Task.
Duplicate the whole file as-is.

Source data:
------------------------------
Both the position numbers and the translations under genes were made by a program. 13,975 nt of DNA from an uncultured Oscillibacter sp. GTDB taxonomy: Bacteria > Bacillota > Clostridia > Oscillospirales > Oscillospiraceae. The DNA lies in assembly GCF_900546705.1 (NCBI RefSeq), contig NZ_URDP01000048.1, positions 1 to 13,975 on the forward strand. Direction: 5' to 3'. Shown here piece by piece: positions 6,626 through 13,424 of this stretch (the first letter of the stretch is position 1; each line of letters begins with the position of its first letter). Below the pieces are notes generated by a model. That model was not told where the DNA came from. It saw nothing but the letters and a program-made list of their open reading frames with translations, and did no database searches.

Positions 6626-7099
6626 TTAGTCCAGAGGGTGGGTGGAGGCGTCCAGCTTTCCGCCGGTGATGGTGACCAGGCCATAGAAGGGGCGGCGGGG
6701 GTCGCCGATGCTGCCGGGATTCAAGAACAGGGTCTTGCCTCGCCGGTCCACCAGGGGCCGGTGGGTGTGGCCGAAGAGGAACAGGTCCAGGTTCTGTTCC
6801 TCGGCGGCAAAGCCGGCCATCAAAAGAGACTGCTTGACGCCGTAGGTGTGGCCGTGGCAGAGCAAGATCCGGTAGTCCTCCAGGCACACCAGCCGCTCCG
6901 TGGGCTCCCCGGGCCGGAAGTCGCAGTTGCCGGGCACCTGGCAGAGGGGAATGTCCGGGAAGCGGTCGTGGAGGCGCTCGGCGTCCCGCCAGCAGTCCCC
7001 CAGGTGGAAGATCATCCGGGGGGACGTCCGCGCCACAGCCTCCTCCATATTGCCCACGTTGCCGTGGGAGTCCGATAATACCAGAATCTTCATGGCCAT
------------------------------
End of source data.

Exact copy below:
Both the position numbers and the translations under genes were made by a program. 13,975 nt of DNA from an uncultured Oscillibacter sp. GTDB taxonomy: Bacteria > Bacillota > Clostridia > Oscillospirales > Oscillospiraceae. The DNA lies in assembly GCF_900546705.1 (NCBI RefSeq), contig NZ_URDP01000048.1, positions 1 to 13,975 on the forward strand. Direction: 5' to 3'. Shown here piece by piece: positions 6,626 through 13,424 of this stretch (the first letter of the stretch is position 1; each line of letters begins with the position of its first letter). Below the pieces are notes generated by a model. That model was not told where the DNA came from. It saw nothing but the letters and a program-made list of their open reading frames with translations, and did no database searches.

Positions 6626-7099
6626 TTAGTCCAGAGGGTGGGTGGAGGCGTCCAGCTTTCCGCCGGTGATGGTGACCAGGCCATAGAAGGGGCGGCGGGG
6701 GTCGCCGATGCTGCCGGGATTCAAGAACAGGGTCTTGCCTCGCCGGTCCACCAGGGGCCGGTGGGTGTGGCCGAAGAGGAACAGGTCCAGGTTCTGTTCC
6801 TCGGCGGCAAAGCCGGCCATCAAAAGAGACTGCTTGACGCCGTAGGTGTGGCCGTGGCAGAGCAAGATCCGGTAGTCCTCCAGGCACACCAGCCGCTCCG
6901 TGGGCTCCCCGGGCCGGAAGTCGCAGTTGCCGGGCACCTGGCAGAGGGGAATGTCCGGGAAGCGGTCGTGGAGGCGCTCGGCGTCCCGCCAGCAGTCCCC
7001 CAGGTGGAAGATCATCCGGGGGGACGTCCGCGCCACAGCCTCCTCCATATTGCCCACGTTGCCGTGGGAGTCCGATAATACCAGAATCTTCATGGCCAT